Lights! Camera! Christmas!

Me and Santa, Christmas Eve 1974

I have a videotape, an ancient relic of a thing, that my uncle taped at one of our Christmas Eve parties. My parents held an open house style party on Christmas Eve for several years. One of those parties brought with it the latest technology-a video recorder. My uncle had to balance it on his shoulder it was so bulky, but I am glad he made an effort. It is a beautiful piece of my past. It is filled with laughter and the chatter of a well-attended party. My mother and father knew how to throw a party, supply the wine and good food and let the guests take over. The house would sparkle with twinkling Christmas lights and clinking glasses.

Each one of our Christmases from the time I was probably about three was filmed, almost all by my father so he is absent in many of them or seen only briefly when someone else took over. Each year on Christmas day my dad would pull out the large projector from the storage closet downstairs and haul it to the living room. He would pull down the picture of the sailing vessel on a stormy ocean and my mother, my sister, my aunt, and uncle, and cousins would sit around and watch the previous years Christmases. This was my favorite part. I loved watching myself on the screen, going from wobbly toddler blinking at the bright light of the camera to grade school kid with a grin with a space between the front teeth large enough to pass a truck through. These movies had no sound, so the narration came from my uncle and my dad. Each year the narrative was about the same, but we laughed anyway.

One year, as I sat excitedly on the floor, my sister grumbled about watching these movies again. I couldn't believe she didn't want to see our trip to Disney again, for the fifth time! I wallow in nostalgia. I swim in sentimentality like it is a warm pool. Memories cascade over me and through me, flooding my body with warmth. These movies fill the holes in my memories. They put actions where there are only words from stories told by the adults. My sister, being a teenager at the time, didn't feel the need to see herself go from excited grade-schooler to teenager or watch our aunt ram our mother's shins into the golf cart yet again. The latter being a scene my father loved to play in slow motion and backward and forward as my uncle narrated. To me, it was side-splitting funny. It still is. I could watch that again and again.

I wish I could say I distinctly remember all of our Christmases. I want to tell you I have collected the memories, cataloged them and neatly stored them away in the grey matter of my brain. I want to say to you I can pull out my memories and run them like a movie projected on a wall like we used to do each Christmas day. Some Christmas memories sit neatly at the edge of my consciousness, the rest play out on 8 mm film. No sound, no vibrations, just a pantomime of Christmas past. Movies shrouded in background darkness as my sister and I woke our parents up before the sun to open gifts, films in which my father gets yet another suit and tie, movies where my sister is absent until she appears fully dressed because she was now too old to sit and unwrap presents and be filmed in her nightgown. Movies where my mother consistently waved at the camera for a moment then begged my father to move on.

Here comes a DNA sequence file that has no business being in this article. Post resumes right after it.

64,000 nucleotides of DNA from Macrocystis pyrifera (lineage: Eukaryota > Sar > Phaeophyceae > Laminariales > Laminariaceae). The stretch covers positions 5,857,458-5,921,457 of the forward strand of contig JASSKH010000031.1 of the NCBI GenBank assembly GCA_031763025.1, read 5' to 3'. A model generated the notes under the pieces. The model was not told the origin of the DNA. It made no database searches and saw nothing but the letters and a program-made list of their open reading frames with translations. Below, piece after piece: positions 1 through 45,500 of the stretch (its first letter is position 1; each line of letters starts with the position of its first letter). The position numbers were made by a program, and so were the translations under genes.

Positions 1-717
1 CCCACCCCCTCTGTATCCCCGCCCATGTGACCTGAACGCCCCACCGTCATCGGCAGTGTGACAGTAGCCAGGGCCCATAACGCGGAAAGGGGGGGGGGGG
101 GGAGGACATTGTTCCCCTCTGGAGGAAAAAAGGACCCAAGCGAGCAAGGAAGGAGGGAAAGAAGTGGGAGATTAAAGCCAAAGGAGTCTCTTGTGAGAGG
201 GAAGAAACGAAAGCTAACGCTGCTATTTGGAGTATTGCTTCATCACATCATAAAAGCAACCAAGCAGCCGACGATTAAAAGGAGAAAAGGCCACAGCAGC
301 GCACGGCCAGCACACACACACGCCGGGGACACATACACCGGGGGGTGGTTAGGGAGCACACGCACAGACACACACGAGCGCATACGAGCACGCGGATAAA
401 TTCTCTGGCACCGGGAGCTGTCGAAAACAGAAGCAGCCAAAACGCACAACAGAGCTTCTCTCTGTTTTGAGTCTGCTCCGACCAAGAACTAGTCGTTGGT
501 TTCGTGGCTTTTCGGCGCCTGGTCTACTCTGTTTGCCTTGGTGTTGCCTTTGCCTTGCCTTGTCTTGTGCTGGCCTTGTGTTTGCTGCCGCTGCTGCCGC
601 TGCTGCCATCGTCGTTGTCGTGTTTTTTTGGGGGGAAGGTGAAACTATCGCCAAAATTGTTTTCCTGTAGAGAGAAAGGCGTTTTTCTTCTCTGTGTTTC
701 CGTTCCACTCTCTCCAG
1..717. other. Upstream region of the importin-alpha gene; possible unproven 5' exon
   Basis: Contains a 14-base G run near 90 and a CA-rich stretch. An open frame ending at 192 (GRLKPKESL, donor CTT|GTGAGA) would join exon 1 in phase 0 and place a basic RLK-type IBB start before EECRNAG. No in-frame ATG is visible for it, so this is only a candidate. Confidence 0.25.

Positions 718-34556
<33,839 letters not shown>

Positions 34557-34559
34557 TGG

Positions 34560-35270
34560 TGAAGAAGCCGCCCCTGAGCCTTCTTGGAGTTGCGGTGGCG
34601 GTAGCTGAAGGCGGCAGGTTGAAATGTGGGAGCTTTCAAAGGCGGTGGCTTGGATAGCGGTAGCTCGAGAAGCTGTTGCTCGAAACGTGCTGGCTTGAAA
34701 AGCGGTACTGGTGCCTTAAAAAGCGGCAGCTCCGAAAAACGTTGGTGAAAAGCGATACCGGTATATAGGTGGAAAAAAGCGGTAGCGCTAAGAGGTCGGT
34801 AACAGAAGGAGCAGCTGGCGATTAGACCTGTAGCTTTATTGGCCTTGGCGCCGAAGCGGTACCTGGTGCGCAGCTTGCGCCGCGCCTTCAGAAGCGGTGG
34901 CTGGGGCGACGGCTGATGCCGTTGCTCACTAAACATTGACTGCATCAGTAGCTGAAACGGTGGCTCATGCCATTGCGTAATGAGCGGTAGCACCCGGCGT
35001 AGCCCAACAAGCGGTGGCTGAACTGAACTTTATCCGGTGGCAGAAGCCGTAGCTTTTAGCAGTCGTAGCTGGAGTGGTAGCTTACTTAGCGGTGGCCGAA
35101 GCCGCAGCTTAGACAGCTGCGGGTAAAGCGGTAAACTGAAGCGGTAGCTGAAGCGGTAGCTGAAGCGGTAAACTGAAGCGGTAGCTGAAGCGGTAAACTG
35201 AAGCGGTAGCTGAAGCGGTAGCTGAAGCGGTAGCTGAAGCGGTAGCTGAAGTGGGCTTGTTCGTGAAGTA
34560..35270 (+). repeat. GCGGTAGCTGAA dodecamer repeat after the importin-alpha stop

I don't remember the Christmas Eves at my aunt's house, where a close family friend showed up each year dressed as Santa with a bag of toys. I don't remember hiding behind my cousin's long skirt to avoid the red-cloaked man. I don't remember my sister rocking back and forth on her toes while Santa teased her until she couldn't take it anymore and he pulled out the gift she was waiting for, a typewriter. I don't remember the year my father played with his camera and made my aunt disappear from the screen and then show up again, popping in and out of the frame like Samantha Stevens in "Bewitched." All of this played out on film each Christmas day when the projector was pulled from its resting place.

When I watch these movies now, I see the people who are no longer here. I see the two people who stepped in and became grandparents to my sister and me. I see friends of my parents who were always at our parties and celebrations, who filled our home with laughter and my soul with joy. These movies are now more precious to me because of the people who populate them who are no longer here. These movies remind me that life is short. That one Christmas you are in bell bottoms with sideburns, bouncing a toddler on your knee and the next you are grey-haired and a little paunchy, bouncing your former toddler's toddler on your sore knee. They are also proof that all the days in between are significant. That from one Christmas to another we grow up, we change, but the love and laughter are always there.

Some memories are tucked neatly away, and some only come back when I see them play out on a screen. Each year as we decorate our tree and I pull out my phone to video my own children, I see my own childhood come into focus, and the 8 mm film of my brain starts to hum. No sound, just smiles and actions that speak louder than words.

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